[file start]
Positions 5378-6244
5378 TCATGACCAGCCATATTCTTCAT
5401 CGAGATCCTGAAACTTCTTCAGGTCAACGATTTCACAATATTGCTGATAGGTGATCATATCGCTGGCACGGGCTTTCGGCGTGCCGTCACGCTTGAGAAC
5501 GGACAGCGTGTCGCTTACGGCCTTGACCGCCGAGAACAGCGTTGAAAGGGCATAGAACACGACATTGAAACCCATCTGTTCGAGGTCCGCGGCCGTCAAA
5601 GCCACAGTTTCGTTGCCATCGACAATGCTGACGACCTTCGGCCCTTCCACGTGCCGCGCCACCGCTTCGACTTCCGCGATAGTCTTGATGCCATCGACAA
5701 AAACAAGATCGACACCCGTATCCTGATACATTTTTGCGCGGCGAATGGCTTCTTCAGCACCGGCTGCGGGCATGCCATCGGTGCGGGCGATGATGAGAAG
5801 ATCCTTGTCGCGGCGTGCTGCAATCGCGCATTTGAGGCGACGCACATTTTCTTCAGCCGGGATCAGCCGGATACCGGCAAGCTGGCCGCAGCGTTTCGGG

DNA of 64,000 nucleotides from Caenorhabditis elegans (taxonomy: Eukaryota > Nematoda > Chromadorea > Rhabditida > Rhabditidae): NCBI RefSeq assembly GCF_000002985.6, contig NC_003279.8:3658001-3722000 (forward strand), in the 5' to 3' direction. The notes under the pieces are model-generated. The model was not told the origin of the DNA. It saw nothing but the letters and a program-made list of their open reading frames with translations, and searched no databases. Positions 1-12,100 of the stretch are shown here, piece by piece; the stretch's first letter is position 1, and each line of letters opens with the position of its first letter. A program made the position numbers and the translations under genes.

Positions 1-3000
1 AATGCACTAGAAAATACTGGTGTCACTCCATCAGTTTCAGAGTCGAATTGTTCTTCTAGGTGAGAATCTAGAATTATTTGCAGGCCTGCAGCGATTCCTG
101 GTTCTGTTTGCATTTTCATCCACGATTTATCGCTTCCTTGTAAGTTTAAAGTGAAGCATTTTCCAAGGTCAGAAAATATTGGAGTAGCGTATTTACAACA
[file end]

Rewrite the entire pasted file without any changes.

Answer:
Positions 5378-6244
5378 TCATGACCAGCCATATTCTTCAT
5401 CGAGATCCTGAAACTTCTTCAGGTCAACGATTTCACAATATTGCTGATAGGTGATCATATCGCTGGCACGGGCTTTCGGCGTGCCGTCACGCTTGAGAAC
5501 GGACAGCGTGTCGCTTACGGCCTTGACCGCCGAGAACAGCGTTGAAAGGGCATAGAACACGACATTGAAACCCATCTGTTCGAGGTCCGCGGCCGTCAAA
5601 GCCACAGTTTCGTTGCCATCGACAATGCTGACGACCTTCGGCCCTTCCACGTGCCGCGCCACCGCTTCGACTTCCGCGATAGTCTTGATGCCATCGACAA
5701 AAACAAGATCGACACCCGTATCCTGATACATTTTTGCGCGGCGAATGGCTTCTTCAGCACCGGCTGCGGGCATGCCATCGGTGCGGGCGATGATGAGAAG
5801 ATCCTTGTCGCGGCGTGCTGCAATCGCGCATTTGAGGCGACGCACATTTTCTTCAGCCGGGATCAGCCGGATACCGGCAAGCTGGCCGCAGCGTTTCGGG

DNA of 64,000 nucleotides from Caenorhabditis elegans (taxonomy: Eukaryota > Nematoda > Chromadorea > Rhabditida > Rhabditidae): NCBI RefSeq assembly GCF_000002985.6, contig NC_003279.8:3658001-3722000 (forward strand), in the 5' to 3' direction. The notes under the pieces are model-generated. The model was not told the origin of the DNA. It saw nothing but the letters and a program-made list of their open reading frames with translations, and searched no databases. Positions 1-12,100 of the stretch are shown here, piece by piece; the stretch's first letter is position 1, and each line of letters opens with the position of its first letter. A program made the position numbers and the translations under genes.

Positions 1-3000
1 AATGCACTAGAAAATACTGGTGTCACTCCATCAGTTTCAGAGTCGAATTGTTCTTCTAGGTGAGAATCTAGAATTATTTGCAGGCCTGCAGCGATTCCTG
101 GTTCTGTTTGCATTTTCATCCACGATTTATCGCTTCCTTGTAAGTTTAAAGTGAAGCATTTTCCAAGGTCAGAAAATATTGGAGTAGCGTATTTACAACA